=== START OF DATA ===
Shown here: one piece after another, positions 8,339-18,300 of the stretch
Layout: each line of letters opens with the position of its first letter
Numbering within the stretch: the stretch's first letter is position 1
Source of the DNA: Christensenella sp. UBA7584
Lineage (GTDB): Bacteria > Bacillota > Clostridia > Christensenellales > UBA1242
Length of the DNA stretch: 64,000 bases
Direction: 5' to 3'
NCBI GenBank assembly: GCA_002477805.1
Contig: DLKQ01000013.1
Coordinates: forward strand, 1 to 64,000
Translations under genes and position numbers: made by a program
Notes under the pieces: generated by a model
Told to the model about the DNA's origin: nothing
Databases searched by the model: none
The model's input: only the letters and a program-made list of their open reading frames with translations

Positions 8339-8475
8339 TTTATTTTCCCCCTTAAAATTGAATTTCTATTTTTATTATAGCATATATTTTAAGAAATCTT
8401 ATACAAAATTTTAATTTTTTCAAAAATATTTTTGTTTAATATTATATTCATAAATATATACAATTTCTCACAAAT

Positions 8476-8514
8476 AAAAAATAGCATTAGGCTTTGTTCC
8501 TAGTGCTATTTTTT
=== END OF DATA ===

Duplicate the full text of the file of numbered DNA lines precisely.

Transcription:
Shown here: one piece after another, positions 8,339-18,300 of the stretch
Layout: each line of letters opens with the position of its first letter
Numbering within the stretch: the stretch's first letter is position 1
Source of the DNA: Christensenella sp. UBA7584
Lineage (GTDB): Bacteria > Bacillota > Clostridia > Christensenellales > UBA1242
Length of the DNA stretch: 64,000 bases
Direction: 5' to 3'
NCBI GenBank assembly: GCA_002477805.1
Contig: DLKQ01000013.1
Coordinates: forward strand, 1 to 64,000
Translations under genes and position numbers: made by a program
Notes under the pieces: generated by a model
Told to the model about the DNA's origin: nothing
Databases searched by the model: none
The model's input: only the letters and a program-made list of their open reading frames with translations

Positions 8339-8475
8339 TTTATTTTCCCCCTTAAAATTGAATTTCTATTTTTATTATAGCATATATTTTAAGAAATCTT
8401 ATACAAAATTTTAATTTTTTCAAAAATATTTTTGTTTAATATTATATTCATAAATATATACAATTTCTCACAAAT

Positions 8476-8514
8476 AAAAAATAGCATTAGGCTTTGTTCC
8501 TAGTGCTATTTTTT